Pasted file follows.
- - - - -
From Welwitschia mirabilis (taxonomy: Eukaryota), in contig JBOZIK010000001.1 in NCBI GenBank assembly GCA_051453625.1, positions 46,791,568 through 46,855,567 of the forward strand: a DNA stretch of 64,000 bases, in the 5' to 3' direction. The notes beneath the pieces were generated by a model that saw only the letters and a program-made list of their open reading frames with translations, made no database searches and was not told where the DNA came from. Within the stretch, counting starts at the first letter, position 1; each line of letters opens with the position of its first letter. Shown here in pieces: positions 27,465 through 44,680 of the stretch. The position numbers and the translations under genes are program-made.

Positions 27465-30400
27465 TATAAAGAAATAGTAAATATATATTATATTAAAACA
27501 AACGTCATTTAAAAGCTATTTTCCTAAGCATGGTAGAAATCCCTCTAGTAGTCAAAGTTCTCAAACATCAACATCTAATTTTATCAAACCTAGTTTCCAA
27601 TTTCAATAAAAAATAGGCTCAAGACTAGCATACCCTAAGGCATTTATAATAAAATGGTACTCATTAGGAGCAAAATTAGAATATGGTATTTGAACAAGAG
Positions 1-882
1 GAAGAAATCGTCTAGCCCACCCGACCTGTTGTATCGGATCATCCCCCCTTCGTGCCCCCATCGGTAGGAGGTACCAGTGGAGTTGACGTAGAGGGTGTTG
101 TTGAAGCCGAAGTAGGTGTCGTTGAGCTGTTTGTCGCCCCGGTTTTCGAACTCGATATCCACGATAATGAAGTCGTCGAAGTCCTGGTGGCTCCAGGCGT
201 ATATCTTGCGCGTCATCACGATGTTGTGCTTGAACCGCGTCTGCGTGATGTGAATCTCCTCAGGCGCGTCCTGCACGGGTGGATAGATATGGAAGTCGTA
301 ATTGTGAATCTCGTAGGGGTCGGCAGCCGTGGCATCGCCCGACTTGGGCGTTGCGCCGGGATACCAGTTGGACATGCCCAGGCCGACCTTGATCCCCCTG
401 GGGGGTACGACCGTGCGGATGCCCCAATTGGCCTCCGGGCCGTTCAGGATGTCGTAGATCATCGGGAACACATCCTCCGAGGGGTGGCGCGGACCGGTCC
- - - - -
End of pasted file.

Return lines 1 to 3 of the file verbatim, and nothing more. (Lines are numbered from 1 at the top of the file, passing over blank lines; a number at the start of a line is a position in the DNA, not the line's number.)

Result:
From Welwitschia mirabilis (taxonomy: Eukaryota), in contig JBOZIK010000001.1 in NCBI GenBank assembly GCA_051453625.1, positions 46,791,568 through 46,855,567 of the forward strand: a DNA stretch of 64,000 bases, in the 5' to 3' direction. The notes beneath the pieces were generated by a model that saw only the letters and a program-made list of their open reading frames with translations, made no database searches and was not told where the DNA came from. Within the stretch, counting starts at the first letter, position 1; each line of letters opens with the position of its first letter. Shown here in pieces: positions 27,465 through 44,680 of the stretch. The position numbers and the translations under genes are program-made.

Positions 27465-30400
27465 TATAAAGAAATAGTAAATATATATTATATTAAAACA